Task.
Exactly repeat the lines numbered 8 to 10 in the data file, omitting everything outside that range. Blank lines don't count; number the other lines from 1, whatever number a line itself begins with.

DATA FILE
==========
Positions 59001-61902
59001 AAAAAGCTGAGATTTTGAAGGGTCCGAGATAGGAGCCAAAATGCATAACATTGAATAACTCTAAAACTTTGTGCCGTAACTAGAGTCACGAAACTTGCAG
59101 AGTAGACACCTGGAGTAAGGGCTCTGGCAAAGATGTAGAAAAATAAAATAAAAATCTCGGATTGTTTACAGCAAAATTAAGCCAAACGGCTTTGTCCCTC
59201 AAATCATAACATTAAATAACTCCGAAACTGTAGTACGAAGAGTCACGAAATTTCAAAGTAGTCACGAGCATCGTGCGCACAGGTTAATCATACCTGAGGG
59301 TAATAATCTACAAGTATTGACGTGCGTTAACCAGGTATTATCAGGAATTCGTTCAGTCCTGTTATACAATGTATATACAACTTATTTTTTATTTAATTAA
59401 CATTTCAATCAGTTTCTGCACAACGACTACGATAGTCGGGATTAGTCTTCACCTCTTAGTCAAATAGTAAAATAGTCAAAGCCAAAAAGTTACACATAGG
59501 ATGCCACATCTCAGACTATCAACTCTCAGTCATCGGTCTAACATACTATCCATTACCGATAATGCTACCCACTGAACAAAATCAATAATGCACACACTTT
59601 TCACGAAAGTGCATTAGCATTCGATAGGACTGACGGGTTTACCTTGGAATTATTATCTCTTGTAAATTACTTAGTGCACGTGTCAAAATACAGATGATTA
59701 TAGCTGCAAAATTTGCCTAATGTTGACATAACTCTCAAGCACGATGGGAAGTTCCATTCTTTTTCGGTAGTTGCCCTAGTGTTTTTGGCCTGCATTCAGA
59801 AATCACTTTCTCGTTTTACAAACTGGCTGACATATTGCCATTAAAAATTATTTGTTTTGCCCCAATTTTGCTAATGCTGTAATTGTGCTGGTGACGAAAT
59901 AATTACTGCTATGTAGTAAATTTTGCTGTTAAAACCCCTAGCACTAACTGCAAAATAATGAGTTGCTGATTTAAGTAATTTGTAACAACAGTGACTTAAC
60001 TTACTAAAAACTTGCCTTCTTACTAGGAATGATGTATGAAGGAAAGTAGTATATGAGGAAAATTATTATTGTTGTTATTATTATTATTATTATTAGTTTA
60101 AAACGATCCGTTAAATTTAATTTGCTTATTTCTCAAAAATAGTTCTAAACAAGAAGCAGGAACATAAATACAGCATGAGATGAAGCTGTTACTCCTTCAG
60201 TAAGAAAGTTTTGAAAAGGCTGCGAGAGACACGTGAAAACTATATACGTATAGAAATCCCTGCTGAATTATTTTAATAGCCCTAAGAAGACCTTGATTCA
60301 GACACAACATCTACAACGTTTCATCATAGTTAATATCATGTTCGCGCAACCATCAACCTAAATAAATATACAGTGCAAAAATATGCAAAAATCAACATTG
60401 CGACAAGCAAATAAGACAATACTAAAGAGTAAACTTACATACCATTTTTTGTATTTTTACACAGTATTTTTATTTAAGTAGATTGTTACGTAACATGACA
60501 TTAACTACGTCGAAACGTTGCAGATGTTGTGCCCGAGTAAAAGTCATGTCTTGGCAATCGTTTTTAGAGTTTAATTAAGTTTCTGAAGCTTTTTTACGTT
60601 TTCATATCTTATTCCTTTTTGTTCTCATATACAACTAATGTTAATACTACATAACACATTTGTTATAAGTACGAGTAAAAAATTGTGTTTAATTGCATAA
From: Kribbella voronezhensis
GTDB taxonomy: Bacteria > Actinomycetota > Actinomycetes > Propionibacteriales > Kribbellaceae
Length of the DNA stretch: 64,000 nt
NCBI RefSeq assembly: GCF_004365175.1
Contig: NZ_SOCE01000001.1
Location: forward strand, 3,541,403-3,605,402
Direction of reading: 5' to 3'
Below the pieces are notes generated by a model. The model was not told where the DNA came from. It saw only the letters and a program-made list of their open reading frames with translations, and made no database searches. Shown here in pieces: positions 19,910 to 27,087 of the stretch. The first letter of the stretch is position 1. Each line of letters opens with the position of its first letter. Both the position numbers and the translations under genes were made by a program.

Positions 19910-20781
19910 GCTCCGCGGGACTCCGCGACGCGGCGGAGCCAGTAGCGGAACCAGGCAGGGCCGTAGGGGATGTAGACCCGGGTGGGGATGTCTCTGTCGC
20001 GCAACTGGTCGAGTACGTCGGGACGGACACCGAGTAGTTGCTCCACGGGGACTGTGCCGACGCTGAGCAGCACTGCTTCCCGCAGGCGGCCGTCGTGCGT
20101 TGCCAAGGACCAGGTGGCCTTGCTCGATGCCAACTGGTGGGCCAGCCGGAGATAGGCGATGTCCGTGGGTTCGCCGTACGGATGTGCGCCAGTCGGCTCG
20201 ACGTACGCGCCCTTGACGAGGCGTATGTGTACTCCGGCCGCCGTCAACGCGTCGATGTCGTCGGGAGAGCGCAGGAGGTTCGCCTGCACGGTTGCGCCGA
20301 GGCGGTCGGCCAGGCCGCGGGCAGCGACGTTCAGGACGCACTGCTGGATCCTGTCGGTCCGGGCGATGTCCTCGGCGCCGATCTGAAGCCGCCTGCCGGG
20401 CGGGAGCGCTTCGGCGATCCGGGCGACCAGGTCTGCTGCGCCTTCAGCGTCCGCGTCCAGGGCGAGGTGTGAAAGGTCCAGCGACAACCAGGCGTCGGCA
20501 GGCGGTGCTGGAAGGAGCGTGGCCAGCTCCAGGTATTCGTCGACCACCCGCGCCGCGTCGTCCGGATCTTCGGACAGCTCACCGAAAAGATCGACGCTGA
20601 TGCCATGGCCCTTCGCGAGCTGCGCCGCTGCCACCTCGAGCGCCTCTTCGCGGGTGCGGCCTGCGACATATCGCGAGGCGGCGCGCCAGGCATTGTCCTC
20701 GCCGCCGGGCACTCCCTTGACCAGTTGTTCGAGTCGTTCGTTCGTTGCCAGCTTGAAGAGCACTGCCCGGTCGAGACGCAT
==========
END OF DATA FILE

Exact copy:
59601 TCACGAAAGTGCATTAGCATTCGATAGGACTGACGGGTTTACCTTGGAATTATTATCTCTTGTAAATTACTTAGTGCACGTGTCAAAATACAGATGATTA
59701 TAGCTGCAAAATTTGCCTAATGTTGACATAACTCTCAAGCACGATGGGAAGTTCCATTCTTTTTCGGTAGTTGCCCTAGTGTTTTTGGCCTGCATTCAGA
59801 AATCACTTTCTCGTTTTACAAACTGGCTGACATATTGCCATTAAAAATTATTTGTTTTGCCCCAATTTTGCTAATGCTGTAATTGTGCTGGTGACGAAAT